Monday, May 17, 2010

new chick-fil-a owner jumping into community life

A new Chick-Fil-A will open on Tech Road on July 15, bringing the Southern-fried fast-food joint with a cult following to East County. The other week, I sat down with Erik Amick, the store's new owner and operator whose family just moved here six weeks ago. While he came to open a restaurant, Amick's looking forward to getting involved in the community as well.

Chick-Fil-A On Tech Road
A new Chick-Fil-A will open on Tech Road in Calverton July 15.

"I've always had a desire, wherever I am, to make an impact on the people around me," says Amick over banh mi, the Vietnamese stuffed sandwich, at Saigonese Restaurant in Wheaton. Born in Michigan, he grew up in Florida, where he attended Palm Beach Atlantic University.

In 1998, fresh out of school and newly married, Amick and his wife traveled across the world, doing a mix of missionary and relief work. The couple spent time in Indonesia, Turkey, and even worked with Malian immigrants in Paris before settling in Atlanta, where they joined the church who sponsored their travels.

While there, he grew attracted to the mission of Chick-Fil-A - founded by fervent Baptist S. Truett Cathy and well-known for its policy to close on Sundays - and began a grueling, fourteen-month interview process to be selected as a store owner and operator.

The company culture "is caring, generous, giving and positive," Amick writes in a later e-mail. "One where people seek to serve each other rather than outdo each other." He quotes the company's corporate purpose: "To glorify God by being a faithful steward of all that is entrusted to us. To have a positive influence on all who come in contact with Chick-fil-A."

"My goal is to fulfill this purpose in Silver Spring," says Amick. "I can have a positive impact on not only my employees, but the people who live nearby."

When he was finally selected to open a store, Amick asked to be placed "anywhere in the Southeast," though he looked forward to following a brother-in-law who'd recently moved to the D.C. area. His new Chick-Fil-A will be one of the chain's first freestanding store without a drive-through. The chain's branch in downtown Silver Spring also lacks one, but it's located inside a larger building in an area with considerable pedestrian traffic.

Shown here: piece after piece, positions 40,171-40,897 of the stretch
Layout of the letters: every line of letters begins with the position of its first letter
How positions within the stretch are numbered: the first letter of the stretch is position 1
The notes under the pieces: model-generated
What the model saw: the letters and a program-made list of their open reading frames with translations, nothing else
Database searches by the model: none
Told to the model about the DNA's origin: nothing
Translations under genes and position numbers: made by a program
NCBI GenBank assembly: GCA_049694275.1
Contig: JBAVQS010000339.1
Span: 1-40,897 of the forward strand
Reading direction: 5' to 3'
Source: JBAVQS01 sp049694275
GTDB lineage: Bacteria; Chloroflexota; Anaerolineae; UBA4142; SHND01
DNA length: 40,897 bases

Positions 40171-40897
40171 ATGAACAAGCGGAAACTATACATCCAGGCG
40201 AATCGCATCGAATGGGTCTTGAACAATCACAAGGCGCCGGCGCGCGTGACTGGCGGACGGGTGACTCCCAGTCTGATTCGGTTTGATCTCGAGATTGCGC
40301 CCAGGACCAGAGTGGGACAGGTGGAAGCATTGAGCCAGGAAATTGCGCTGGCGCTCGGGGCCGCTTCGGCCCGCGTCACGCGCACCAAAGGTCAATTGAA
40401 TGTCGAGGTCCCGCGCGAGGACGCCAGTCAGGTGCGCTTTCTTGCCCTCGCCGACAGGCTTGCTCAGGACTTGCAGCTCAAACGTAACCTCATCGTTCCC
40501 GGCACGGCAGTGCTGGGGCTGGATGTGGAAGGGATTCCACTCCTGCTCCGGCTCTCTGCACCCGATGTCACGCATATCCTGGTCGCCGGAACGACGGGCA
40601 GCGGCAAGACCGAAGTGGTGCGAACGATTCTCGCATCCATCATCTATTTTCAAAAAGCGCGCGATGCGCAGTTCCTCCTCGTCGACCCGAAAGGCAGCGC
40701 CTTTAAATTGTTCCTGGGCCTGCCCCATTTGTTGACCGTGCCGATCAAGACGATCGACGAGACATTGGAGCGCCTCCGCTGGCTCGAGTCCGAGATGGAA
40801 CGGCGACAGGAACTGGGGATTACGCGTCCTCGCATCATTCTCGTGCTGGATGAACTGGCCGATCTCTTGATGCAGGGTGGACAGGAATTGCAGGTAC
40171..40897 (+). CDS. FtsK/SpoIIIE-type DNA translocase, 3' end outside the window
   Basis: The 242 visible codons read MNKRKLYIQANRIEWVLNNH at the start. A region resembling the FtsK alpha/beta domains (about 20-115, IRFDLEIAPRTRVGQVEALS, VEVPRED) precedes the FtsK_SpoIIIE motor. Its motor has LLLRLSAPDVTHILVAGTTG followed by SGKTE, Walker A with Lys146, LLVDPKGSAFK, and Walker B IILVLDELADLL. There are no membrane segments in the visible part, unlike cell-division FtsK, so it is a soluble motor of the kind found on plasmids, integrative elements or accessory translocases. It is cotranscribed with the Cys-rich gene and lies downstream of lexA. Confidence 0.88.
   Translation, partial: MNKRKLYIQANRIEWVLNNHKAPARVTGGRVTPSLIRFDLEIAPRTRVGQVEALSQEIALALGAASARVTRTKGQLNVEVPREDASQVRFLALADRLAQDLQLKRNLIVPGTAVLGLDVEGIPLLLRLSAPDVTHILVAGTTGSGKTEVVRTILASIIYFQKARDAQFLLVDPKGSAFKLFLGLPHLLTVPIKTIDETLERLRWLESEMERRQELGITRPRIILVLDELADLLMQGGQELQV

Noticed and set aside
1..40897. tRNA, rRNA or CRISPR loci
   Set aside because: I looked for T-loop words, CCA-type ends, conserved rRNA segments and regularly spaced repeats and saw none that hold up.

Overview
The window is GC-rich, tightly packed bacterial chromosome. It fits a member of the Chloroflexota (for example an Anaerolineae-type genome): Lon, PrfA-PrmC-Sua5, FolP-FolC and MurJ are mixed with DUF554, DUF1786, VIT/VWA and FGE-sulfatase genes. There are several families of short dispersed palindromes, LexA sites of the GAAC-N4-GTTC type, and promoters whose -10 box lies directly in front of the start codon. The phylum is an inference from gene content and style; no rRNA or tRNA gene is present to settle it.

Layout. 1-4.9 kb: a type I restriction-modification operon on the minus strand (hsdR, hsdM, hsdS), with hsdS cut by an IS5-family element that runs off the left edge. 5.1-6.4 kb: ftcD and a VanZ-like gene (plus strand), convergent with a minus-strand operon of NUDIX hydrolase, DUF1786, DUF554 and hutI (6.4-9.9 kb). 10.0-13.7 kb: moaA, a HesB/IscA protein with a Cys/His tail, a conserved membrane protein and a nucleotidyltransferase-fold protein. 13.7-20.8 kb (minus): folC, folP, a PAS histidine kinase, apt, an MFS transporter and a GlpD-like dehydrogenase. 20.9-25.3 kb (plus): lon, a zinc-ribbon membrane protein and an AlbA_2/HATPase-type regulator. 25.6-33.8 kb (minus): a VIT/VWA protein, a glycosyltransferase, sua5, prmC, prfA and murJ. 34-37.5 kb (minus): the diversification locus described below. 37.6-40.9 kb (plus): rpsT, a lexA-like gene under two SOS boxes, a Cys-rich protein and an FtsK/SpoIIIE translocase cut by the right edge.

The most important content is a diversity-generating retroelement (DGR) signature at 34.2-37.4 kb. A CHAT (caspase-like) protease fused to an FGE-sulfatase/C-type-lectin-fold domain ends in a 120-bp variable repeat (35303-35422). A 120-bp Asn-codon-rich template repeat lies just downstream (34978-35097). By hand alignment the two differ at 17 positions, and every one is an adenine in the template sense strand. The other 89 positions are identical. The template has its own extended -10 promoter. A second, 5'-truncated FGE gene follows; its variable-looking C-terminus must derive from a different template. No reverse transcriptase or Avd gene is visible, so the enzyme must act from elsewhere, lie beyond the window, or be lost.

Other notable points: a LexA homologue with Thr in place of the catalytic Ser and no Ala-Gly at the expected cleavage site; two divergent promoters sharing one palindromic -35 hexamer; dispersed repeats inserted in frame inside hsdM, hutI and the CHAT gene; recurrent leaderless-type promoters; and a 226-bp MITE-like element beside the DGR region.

Chick-Fil-A, Johns Hopkins Road, Fulton
The new store will be larger than this Chick-Fil-A on Johns Hopkins Road in Howard County, but it'll also have outdoor dining space.

"To not have a drive-through is a challenge for us," says Amick. They plan to make up for it by having a larger-than-usual dining room, with 160 seats. By comparison, the recently-built Chick-Fil-A at Route 29 and Johns Hopkins Road in Howard County has only 100 seats. The new store will also have a "substantial patio," joining other restaurants in that shopping center with outdoor seating.

Like many newcomers to East County, Amick's discovered that it's hard to describe exactly where anything is when everything has a Silver Spring address. For example, the corporate office originally called his store Chick-Fil-A at West Tech Village Center. He made a Facebook page for it, but when no one joined, he wondered if the store's name should include Silver Spring, though that would create confusion with the current Chick-Fil-A Silver Spring located on Ellsworth Drive downtown.

"Where would you say it is?" he asks me.

I live a five-minute drive from the new store, I explain. The census says I live in Calverton, though I have a neighbor who would answer "Briggs Chaney" and another, "Burtonsville." Our post office is called "Colesville," but the Super Fresh nearby advertises itself as being in "White Oak." Generally, I say I live in Silver Spring "at 29 and Cherry Hill Road," and if that doesn't clear it up, I add, "by the Target."

Given all of this, Amick later names the Facebook page "Chick-Fil-A at Tech Rd. Silver Spring," which seems clear enough.

Since moving to Cloverly in March with his wife and three young children, Amick's been reaching out to the community, visiting local churches and exploring Silver Spring and the surrounding area.

"I'm grateful to be in a place" with so much diversity, says Amick, whose listed interests on Facebook include "Traveling" and "Cote D'Ivoire." "I'd rather be in another culture than my own," he continues. "Being around people who are different than me and learning about them . . . that energizes me."

Not only that, but his family's received a warm welcome. "We went to downtown Silver Spring and brought our [eighteen-month-old] with us to eat dinner," Amick explains, "and were really amazed by how friendly people were, coming up to us on the street and talking to us."

"Atlanta's known for Southern hospitality," he says. "I felt like 'Wow, people are more friendly here than they are in Atlanta."


Unknown said...

I seriously would pay money to watch the person who decided half of Montgomery County should have a "Silver Spring" address be disemboweled by wolves. I despise that person like I despise few people on this Earth.

Dr. F. said...

If he wants to reach out to this area which is home to the Seventh Day Adventists' world headquarters, he can start by including vegetarian 'chicken' on the menu the way several local restaurants do (Hunan Manor, Golden China, Kim's Hunan, to name a few). He can get vegetarian chicken wholesale nearby at Potomac Bible and Health Foods next to Target.